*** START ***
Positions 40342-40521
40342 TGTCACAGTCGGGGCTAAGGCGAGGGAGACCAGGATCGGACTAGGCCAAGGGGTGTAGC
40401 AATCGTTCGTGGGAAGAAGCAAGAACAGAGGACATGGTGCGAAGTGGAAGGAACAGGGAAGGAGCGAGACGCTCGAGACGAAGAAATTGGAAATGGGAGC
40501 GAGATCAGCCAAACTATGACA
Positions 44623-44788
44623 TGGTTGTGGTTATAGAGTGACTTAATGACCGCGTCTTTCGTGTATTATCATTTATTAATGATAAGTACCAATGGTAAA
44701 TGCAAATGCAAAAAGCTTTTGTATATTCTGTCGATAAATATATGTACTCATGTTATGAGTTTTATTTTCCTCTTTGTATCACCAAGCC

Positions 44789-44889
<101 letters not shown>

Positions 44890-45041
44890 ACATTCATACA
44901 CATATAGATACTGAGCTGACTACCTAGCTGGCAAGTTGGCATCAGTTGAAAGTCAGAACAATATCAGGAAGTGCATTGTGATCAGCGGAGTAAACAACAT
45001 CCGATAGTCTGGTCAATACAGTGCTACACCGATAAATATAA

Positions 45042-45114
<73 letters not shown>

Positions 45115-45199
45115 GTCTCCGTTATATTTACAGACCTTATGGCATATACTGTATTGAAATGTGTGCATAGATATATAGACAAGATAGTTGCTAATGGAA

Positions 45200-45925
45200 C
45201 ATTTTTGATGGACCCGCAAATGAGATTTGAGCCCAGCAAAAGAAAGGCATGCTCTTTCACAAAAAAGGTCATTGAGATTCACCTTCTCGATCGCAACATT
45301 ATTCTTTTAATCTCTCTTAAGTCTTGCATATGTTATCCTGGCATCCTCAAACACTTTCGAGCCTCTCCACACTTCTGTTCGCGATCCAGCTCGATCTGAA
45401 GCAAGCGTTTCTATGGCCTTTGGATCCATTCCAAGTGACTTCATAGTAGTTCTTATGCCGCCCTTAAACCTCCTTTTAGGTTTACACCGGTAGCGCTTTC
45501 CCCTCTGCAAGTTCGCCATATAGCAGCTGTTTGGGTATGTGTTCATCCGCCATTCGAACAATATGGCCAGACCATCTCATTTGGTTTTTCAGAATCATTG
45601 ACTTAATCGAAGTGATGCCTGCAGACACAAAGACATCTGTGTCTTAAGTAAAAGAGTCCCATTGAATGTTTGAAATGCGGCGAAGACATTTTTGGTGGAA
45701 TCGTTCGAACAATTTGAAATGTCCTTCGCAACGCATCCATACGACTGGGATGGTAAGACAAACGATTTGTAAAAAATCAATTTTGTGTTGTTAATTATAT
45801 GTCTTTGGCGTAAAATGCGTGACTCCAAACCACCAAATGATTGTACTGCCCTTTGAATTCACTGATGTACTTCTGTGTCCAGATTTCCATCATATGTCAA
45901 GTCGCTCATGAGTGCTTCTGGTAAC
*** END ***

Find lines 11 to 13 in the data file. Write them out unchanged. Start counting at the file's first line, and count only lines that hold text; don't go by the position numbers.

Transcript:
44890 ACATTCATACA
44901 CATATAGATACTGAGCTGACTACCTAGCTGGCAAGTTGGCATCAGTTGAAAGTCAGAACAATATCAGGAAGTGCATTGTGATCAGCGGAGTAAACAACAT
45001 CCGATAGTCTGGTCAATACAGTGCTACACCGATAAATATAA